History & Anniversaries
Beginning of design work
Culham site is chosen and the construction work begins
25th June 1983
Very first plasma achieved at JET
9th April 1984
JET officially opened by Her Majesty Queen Elizabeth II
9th November 1991
The world’s first controlled release of fusion energy
JET converted to Divertor configuration
World record! JET produces 16 megawatts of fusion power
Remote Handling first used for in-vessel work
The collective use of JET and its scientific programme becomes managed through the European Fusion Development Agreement (EFDA)
JET starts operation with ITER-like magnetic configurations
Installation of the ITER-Like Wall
Experimenting with the all-metall wall
In 1970 the Council of the European Community decided in favour of a robust fusion programme and provided the necessary legal framework for a European fusion device to be developed. Three years later, the design work began for the JET machine. In 1977 the construction work began and at the end of the same year a former Fleet Air Arm airfield at Culham in the UK was selected as the site for the JET project. In 1978 the “JET Joint Undertaking” was established as a legal entity. Only five years later the construction was completed on time and on budget. On 25th June 1983 the very first JET plasma was achieved and on 9th April 1984 Her Majesty Queen Elizabeth II officially opened this European fusion experiment.
In the history of fusion research the year 1991 is particularly significant: on the 9th November a Preliminary Tritium Experiment achieved the world’s first controlled release of fusion power. Six years later, in 1997, another world record was achieved at JET: 16 mega watts of fusion power were produced from a total input power of 24 mega watts – a 65 % ratio. This is equivalent to a release of 22 mega joules of energy.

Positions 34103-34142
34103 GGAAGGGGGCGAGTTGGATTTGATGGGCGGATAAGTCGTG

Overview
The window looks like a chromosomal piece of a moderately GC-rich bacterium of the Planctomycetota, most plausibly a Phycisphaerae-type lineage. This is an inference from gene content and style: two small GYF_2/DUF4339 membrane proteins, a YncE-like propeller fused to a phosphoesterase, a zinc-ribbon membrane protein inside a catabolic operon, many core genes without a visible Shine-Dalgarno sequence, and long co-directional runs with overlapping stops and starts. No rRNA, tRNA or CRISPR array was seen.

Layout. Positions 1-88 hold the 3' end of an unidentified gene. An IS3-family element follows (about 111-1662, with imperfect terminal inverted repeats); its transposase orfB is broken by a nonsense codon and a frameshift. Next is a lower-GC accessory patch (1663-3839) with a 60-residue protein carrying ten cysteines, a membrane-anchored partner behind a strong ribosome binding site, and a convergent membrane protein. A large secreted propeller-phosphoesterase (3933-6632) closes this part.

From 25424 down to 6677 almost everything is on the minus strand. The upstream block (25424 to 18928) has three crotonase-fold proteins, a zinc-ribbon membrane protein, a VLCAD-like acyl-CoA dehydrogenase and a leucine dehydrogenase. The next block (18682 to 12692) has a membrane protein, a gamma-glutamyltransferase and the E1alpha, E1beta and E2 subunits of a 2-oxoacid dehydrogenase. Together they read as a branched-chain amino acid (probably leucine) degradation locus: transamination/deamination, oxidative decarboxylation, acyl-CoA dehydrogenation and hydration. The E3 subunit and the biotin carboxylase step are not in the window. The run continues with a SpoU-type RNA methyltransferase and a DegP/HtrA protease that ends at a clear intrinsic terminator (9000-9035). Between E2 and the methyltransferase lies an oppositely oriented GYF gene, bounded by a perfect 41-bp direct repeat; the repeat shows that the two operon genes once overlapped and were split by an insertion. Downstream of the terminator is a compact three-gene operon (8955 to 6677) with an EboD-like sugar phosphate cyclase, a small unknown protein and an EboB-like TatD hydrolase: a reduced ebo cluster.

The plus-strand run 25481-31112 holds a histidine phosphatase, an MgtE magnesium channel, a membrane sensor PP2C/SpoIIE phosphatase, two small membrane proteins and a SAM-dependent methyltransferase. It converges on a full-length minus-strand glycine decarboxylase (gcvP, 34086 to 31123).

A “Remote Handling” system is, in general, an essential tool for any subsequent fusion power plant and especially for ITER. In 1998 JET’s engineers developed a remote handling system with which, for the first time, it was possible to exchange certain components using artificial hands only.
In 1999 the European Fusion Development Agreement (EFDA) was established with responsibility for the future collective use of JET. With the turn of the millennium the “Joint Undertaking” ended and the JET Facilities commenced operating under contract by CCFE (at that time UKAEA). From then, JET’s scientific programme was determined by EFDA.
The sturdiness and flexibility of JET’s original design has made it possible for the device to evolvewith the questions raised in the fusion community and meet the requirements of ITER. JET was converted to Divertor configuration in 1993 and started operation with ITER-like magnetic configurations in 2006. From October 2009 to May 2011 the ITER-Like Wall was installed. As a result JET’s key role in the development of ITER has shaped countless experiments and emphasise the strong bonds between these two tokamaks.